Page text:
La Scena Musicale

Wednesday, 4 May 2011

Ariadne Revisited: May 3 2011

Adrianne Pieczonka (Prima Donna) and Richard Stilwell (Music Master) in Prologue of Canadian Opera Company's Ariadne auf Naxos (Photo: Michael Cooper)















by Joseph K. So

Strauss: Ariadne auf Naxos

Four Seasons Centre, May 3, 2011
Conductor: Sir Andrew Davis
Canadian Opera Company Orchestra
Stage Director: Neil Armfield
Set & Costume Designer: Dale Ferguson

Adrianne Pieczonka (Ariadne/Prima Donna)
Richard Margison (Bacchus/Tenor)
Alice Coote (Komponist)
Jane Archibald (Zerbinetta)
Richard Stilwell (Music Master)
Thomas Hauff (Major Domo)
John Easterlin (Dancing Master/Brighella)
Adrian Kramer (Wigmaster)
Doug McNaughton (Lackey)
Roger Honeywell (Officer)
Simone Osborne (Naiad)
Lauren Segal (Dryad)
Teiya Kasahara (Echo)
Peter Barrett (Harlequin)
Michael Uloth (Truffaldino)
Christopher Enns (Scaramuccio)

As a self-professed Strauss Nut, there are a few operas that I can't seem to get enough of, and Ariadne auf Naxos is one of them. I was introduced to this gem thirty years ago by Father Owen Lee, then professor of classics at St. Michael's College of U of T. It has become, together with Die Frau ohne Schatten, two of my very favourite operas. These two works have in common stories that operate on many levels of meaning - psychological, personal, relational, and spiritual. They appeal to the senses and to the intellect. In the many Ariadne productions I've seen over the years - good, bad or indifferent, I was invariably moved by the power of the music at some point in the course of the evening - such is the genius of Richard Strauss. And when one is fortunate enough to encounter an Ariadne of such high musical values as the current COC revival, what's not to love?

Forced to miss opening night after having caught a cold from her daughter, Canadian soprano Adrianne Pieczonka bounced back quickly to sing on May 3, the second of the eight-performance run. Ariadne is a role full of musical and dramatic contrasts and represents a real challenge for the soprano. In the Prologue she is the diva with her nose in the air; in the Opera she is transformed into a tragic figure, an abandoned woman, lonely and bereft, wishing for death. The Prima Donna only has a few lines to sing in the Prologue and must make her impression mostly through acting. Pieczonka was every inch the haughty diva, funny but not over-the-top. In the Prologue, both the soprano and tenor are one-dimensional characters - it's in the Opera that the two leads get to shine. Pieczonka's full lyric soprano is ideally suited to Ariadne, and there was much to enjoy in her luminous performance. Other than a somewhat cautious approach to the high pianissimos in "Ein schoenes war", there was no sign of indisposition, the voice ringing out securely with its trademark gleaming tone. The high B in the opening of "Es gibt ein Reich" was glorious. She threw herself into the role and sang a moving final duet with tenor Richard Margison (Bacchus). Like on opening night, Margison was again in stentorian voice, singing with burnished tone and giving unstintingly in the extended duet that lasted almost 25 minutes.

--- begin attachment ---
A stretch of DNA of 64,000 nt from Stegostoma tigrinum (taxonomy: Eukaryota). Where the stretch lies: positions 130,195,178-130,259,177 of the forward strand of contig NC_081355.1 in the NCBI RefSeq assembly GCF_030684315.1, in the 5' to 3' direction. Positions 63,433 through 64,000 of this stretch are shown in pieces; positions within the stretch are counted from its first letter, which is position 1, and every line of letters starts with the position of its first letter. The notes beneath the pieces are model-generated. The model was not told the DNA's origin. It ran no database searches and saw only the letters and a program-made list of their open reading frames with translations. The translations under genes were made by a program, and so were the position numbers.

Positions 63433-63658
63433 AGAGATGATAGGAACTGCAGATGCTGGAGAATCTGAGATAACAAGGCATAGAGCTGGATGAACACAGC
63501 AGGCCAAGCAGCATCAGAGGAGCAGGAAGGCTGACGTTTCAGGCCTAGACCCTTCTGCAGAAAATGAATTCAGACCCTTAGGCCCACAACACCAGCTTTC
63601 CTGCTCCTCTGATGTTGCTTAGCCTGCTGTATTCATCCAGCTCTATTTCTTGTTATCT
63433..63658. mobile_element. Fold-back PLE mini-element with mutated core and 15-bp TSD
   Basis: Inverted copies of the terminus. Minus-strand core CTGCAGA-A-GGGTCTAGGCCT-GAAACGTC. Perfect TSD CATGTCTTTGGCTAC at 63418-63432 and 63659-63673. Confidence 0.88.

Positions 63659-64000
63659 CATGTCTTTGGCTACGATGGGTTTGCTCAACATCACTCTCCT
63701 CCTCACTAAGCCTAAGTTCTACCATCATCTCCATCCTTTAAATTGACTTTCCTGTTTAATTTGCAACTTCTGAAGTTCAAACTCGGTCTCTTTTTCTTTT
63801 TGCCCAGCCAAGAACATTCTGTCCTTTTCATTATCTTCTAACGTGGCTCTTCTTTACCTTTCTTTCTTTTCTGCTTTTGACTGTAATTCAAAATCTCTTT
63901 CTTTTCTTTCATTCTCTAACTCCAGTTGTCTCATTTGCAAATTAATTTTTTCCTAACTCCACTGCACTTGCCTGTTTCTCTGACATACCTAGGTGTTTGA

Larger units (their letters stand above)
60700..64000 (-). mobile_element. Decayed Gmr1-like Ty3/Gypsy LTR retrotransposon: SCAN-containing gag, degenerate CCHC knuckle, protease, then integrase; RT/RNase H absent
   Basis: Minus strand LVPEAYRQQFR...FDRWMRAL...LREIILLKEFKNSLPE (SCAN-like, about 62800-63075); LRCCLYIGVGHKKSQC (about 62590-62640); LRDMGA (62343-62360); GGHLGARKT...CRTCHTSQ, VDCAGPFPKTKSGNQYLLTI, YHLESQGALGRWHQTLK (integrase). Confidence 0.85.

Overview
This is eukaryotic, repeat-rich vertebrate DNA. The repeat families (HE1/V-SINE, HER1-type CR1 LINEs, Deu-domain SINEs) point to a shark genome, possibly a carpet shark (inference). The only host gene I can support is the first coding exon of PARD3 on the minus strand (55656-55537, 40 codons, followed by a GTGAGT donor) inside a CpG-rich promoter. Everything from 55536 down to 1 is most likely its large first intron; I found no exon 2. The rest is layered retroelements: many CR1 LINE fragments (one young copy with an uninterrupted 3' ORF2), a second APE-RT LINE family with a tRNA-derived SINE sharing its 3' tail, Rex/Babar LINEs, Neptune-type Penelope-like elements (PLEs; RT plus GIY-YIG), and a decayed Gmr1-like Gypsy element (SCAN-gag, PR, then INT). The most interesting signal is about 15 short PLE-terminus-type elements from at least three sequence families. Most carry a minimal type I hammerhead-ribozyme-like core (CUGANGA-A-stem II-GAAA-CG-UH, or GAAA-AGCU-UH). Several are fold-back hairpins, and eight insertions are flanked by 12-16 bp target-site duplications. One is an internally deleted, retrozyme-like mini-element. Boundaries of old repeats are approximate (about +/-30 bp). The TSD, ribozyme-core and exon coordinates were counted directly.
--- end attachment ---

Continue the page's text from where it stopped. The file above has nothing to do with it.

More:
Soprano Jane Archibald sang a delightful "Grossmachtige Prinzessin," hitting those high E's with ease while doing all the extra stage business for herself and the comedians - if only the audience for once would hold their applause until the end! British mezzo Alice Coote offered a passionate and creamy-voiced Komponist, if just a touch too manic in her stage manner. To be sure there are plenty of comic moments in the Prologue, but Armfield's staging is just too slapstick - for example, is it really necessary in the Vorspiel to have Harlequin (well sung and gamely acted by baritone Peter Barrett) figuratively playing a dog and urinating on the leg of the Officer (Roger Honeywell) within 30 seconds of the curtain going up? Many reviewers have commented on the strangely distressed look of the sets for the Opera, but it no longer bothers me - maybe as a friend suggested, "Der reichste Mann in Wien must have been on a strict budget!" Ever the consummate Straussian, Sir Andrew Davis led the COC forces with a knowing hand. Except for a few shaky moments from the horns, the orchestra was in top form, with the strings and woodwinds sounding particularly full and luscious.

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